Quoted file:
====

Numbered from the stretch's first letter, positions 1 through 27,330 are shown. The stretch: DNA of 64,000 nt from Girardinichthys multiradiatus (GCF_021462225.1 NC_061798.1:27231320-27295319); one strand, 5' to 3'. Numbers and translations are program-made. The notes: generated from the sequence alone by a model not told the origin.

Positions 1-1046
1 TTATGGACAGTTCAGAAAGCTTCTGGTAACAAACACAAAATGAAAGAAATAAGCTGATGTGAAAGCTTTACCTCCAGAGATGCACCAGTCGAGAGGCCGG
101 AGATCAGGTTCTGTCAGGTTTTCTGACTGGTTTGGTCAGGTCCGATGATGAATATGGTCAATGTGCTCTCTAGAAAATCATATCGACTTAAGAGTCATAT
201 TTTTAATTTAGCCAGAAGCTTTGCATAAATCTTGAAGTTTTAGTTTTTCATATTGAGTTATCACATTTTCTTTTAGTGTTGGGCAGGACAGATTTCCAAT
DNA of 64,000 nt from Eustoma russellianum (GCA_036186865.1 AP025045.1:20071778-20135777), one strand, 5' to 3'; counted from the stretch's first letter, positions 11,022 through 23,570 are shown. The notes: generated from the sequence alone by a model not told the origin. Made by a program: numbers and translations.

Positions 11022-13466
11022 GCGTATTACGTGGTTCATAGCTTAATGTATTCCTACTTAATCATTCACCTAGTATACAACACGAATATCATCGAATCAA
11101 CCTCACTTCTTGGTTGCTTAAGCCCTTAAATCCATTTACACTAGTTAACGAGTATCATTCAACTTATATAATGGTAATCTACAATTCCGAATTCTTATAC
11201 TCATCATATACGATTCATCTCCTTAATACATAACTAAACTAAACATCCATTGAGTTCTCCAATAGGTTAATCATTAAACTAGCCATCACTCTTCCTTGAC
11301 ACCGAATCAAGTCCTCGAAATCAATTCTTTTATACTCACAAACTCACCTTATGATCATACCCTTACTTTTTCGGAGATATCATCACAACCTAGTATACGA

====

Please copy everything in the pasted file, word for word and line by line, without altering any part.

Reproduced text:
Numbered from the stretch's first letter, positions 1 through 27,330 are shown. The stretch: DNA of 64,000 nt from Girardinichthys multiradiatus (GCF_021462225.1 NC_061798.1:27231320-27295319); one strand, 5' to 3'. Numbers and translations are program-made. The notes: generated from the sequence alone by a model not told the origin.

Positions 1-1046
1 TTATGGACAGTTCAGAAAGCTTCTGGTAACAAACACAAAATGAAAGAAATAAGCTGATGTGAAAGCTTTACCTCCAGAGATGCACCAGTCGAGAGGCCGG
101 AGATCAGGTTCTGTCAGGTTTTCTGACTGGTTTGGTCAGGTCCGATGATGAATATGGTCAATGTGCTCTCTAGAAAATCATATCGACTTAAGAGTCATAT
201 TTTTAATTTAGCCAGAAGCTTTGCATAAATCTTGAAGTTTTAGTTTTTCATATTGAGTTATCACATTTTCTTTTAGTGTTGGGCAGGACAGATTTCCAAT
DNA of 64,000 nt from Eustoma russellianum (GCA_036186865.1 AP025045.1:20071778-20135777), one strand, 5' to 3'; counted from the stretch's first letter, positions 11,022 through 23,570 are shown. The notes: generated from the sequence alone by a model not told the origin. Made by a program: numbers and translations.

Positions 11022-13466
11022 GCGTATTACGTGGTTCATAGCTTAATGTATTCCTACTTAATCATTCACCTAGTATACAACACGAATATCATCGAATCAA
11101 CCTCACTTCTTGGTTGCTTAAGCCCTTAAATCCATTTACACTAGTTAACGAGTATCATTCAACTTATATAATGGTAATCTACAATTCCGAATTCTTATAC
11201 TCATCATATACGATTCATCTCCTTAATACATAACTAAACTAAACATCCATTGAGTTCTCCAATAGGTTAATCATTAAACTAGCCATCACTCTTCCTTGAC
11301 ACCGAATCAAGTCCTCGAAATCAATTCTTTTATACTCACAAACTCACCTTATGATCATACCCTTACTTTTTCGGAGATATCATCACAACCTAGTATACGA